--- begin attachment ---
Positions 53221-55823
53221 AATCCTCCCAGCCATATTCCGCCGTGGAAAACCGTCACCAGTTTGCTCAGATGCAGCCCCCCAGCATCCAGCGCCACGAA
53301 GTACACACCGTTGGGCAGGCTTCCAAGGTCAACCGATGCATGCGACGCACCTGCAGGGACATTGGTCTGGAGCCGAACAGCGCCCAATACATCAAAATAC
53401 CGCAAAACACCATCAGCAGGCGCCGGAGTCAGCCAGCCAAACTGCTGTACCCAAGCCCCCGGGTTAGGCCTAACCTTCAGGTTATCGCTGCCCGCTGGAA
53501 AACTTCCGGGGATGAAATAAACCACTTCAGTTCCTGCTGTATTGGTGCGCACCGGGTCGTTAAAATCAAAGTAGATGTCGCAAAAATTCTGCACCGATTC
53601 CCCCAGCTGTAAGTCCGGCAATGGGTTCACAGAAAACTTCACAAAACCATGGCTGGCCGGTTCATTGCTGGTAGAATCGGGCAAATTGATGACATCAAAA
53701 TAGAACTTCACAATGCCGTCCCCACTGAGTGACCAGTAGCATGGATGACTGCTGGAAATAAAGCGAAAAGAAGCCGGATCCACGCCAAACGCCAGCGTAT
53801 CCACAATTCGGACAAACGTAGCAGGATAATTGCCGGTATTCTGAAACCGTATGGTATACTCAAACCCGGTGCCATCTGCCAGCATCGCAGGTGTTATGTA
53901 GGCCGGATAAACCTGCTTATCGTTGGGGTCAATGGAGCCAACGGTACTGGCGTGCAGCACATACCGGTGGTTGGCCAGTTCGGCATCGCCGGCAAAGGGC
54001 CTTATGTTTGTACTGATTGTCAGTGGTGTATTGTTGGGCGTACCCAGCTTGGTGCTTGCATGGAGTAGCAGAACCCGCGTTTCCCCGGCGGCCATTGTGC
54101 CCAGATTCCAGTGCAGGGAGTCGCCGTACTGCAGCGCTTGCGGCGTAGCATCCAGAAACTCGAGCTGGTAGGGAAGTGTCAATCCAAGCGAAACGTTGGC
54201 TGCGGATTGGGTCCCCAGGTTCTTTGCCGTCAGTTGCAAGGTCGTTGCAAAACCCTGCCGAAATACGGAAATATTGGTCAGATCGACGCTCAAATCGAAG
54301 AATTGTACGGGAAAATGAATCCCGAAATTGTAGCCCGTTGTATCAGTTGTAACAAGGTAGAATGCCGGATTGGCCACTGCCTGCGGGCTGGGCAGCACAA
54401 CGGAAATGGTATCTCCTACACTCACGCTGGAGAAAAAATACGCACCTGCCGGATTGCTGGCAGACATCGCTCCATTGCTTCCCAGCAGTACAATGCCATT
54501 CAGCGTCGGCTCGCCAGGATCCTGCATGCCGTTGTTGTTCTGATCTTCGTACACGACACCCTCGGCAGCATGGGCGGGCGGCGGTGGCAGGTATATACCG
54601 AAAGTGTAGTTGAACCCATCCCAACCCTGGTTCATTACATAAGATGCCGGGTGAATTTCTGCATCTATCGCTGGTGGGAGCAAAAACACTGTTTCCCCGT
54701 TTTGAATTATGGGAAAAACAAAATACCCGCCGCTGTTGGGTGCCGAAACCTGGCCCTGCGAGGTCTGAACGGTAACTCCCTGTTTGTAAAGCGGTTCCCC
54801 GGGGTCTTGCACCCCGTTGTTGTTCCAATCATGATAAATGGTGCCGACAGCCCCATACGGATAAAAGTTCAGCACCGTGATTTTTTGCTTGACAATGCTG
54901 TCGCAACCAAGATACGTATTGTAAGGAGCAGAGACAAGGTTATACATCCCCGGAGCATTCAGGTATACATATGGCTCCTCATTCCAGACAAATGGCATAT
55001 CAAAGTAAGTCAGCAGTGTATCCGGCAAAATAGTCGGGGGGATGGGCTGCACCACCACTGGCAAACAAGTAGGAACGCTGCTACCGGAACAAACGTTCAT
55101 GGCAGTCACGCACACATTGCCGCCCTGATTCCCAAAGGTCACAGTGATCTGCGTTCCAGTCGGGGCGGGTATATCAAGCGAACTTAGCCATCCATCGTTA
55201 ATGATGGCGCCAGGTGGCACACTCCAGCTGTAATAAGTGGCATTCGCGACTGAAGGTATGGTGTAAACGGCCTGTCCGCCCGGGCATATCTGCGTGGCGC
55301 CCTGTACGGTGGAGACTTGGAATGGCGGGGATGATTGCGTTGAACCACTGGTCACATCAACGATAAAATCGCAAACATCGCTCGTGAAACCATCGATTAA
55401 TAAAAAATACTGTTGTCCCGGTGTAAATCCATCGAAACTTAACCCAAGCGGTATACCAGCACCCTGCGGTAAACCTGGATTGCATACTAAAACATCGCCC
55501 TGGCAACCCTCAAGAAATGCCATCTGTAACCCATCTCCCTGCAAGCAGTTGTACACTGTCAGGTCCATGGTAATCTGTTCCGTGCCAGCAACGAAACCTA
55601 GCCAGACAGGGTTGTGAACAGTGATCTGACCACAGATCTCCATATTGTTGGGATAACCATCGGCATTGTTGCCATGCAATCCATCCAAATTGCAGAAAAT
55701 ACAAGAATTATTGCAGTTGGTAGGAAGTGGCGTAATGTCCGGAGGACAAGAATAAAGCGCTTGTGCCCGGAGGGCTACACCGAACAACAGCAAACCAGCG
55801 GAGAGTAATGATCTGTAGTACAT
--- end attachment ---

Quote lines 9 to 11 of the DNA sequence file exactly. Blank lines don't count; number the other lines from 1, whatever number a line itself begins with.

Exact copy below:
53901 GGCCGGATAAACCTGCTTATCGTTGGGGTCAATGGAGCCAACGGTACTGGCGTGCAGCACATACCGGTGGTTGGCCAGTTCGGCATCGCCGGCAAAGGGC
54001 CTTATGTTTGTACTGATTGTCAGTGGTGTATTGTTGGGCGTACCCAGCTTGGTGCTTGCATGGAGTAGCAGAACCCGCGTTTCCCCGGCGGCCATTGTGC
54101 CCAGATTCCAGTGCAGGGAGTCGCCGTACTGCAGCGCTTGCGGCGTAGCATCCAGAAACTCGAGCTGGTAGGGAAGTGTCAATCCAAGCGAAACGTTGGC